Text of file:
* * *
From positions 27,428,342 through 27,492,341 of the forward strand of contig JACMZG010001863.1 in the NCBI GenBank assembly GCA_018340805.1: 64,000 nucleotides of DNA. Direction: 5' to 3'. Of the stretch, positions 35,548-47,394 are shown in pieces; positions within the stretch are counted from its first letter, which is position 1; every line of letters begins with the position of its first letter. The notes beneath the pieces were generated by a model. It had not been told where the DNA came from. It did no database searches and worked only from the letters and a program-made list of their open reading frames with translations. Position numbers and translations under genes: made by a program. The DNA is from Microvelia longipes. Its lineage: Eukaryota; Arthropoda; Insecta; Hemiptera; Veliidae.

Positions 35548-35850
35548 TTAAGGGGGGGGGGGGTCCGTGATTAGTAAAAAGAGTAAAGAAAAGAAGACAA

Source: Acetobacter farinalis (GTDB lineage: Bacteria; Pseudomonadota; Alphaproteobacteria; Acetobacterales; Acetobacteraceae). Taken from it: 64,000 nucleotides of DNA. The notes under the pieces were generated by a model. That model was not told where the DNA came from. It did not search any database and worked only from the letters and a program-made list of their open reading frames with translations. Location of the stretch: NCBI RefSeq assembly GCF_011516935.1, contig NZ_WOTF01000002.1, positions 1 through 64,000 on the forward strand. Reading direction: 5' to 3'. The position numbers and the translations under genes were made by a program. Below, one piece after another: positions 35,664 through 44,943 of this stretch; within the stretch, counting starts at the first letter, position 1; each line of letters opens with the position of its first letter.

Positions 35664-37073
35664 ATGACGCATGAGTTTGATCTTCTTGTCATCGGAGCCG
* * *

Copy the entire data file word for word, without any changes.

From positions 27,428,342 through 27,492,341 of the forward strand of contig JACMZG010001863.1 in the NCBI GenBank assembly GCA_018340805.1: 64,000 nucleotides of DNA. Direction: 5' to 3'. Of the stretch, positions 35,548-47,394 are shown in pieces; positions within the stretch are counted from its first letter, which is position 1; every line of letters begins with the position of its first letter. The notes beneath the pieces were generated by a model. It had not been told where the DNA came from. It did no database searches and worked only from the letters and a program-made list of their open reading frames with translations. Position numbers and translations under genes: made by a program. The DNA is from Microvelia longipes. Its lineage: Eukaryota; Arthropoda; Insecta; Hemiptera; Veliidae.

Positions 35548-35850
35548 TTAAGGGGGGGGGGGGTCCGTGATTAGTAAAAAGAGTAAAGAAAAGAAGACAA

Source: Acetobacter farinalis (GTDB lineage: Bacteria; Pseudomonadota; Alphaproteobacteria; Acetobacterales; Acetobacteraceae). Taken from it: 64,000 nucleotides of DNA. The notes under the pieces were generated by a model. That model was not told where the DNA came from. It did not search any database and worked only from the letters and a program-made list of their open reading frames with translations. Location of the stretch: NCBI RefSeq assembly GCF_011516935.1, contig NZ_WOTF01000002.1, positions 1 through 64,000 on the forward strand. Reading direction: 5' to 3'. The position numbers and the translations under genes were made by a program. Below, one piece after another: positions 35,664 through 44,943 of this stretch; within the stretch, counting starts at the first letter, position 1; each line of letters opens with the position of its first letter.

Positions 35664-37073
35664 ATGACGCATGAGTTTGATCTTCTTGTCATCGGAGCCG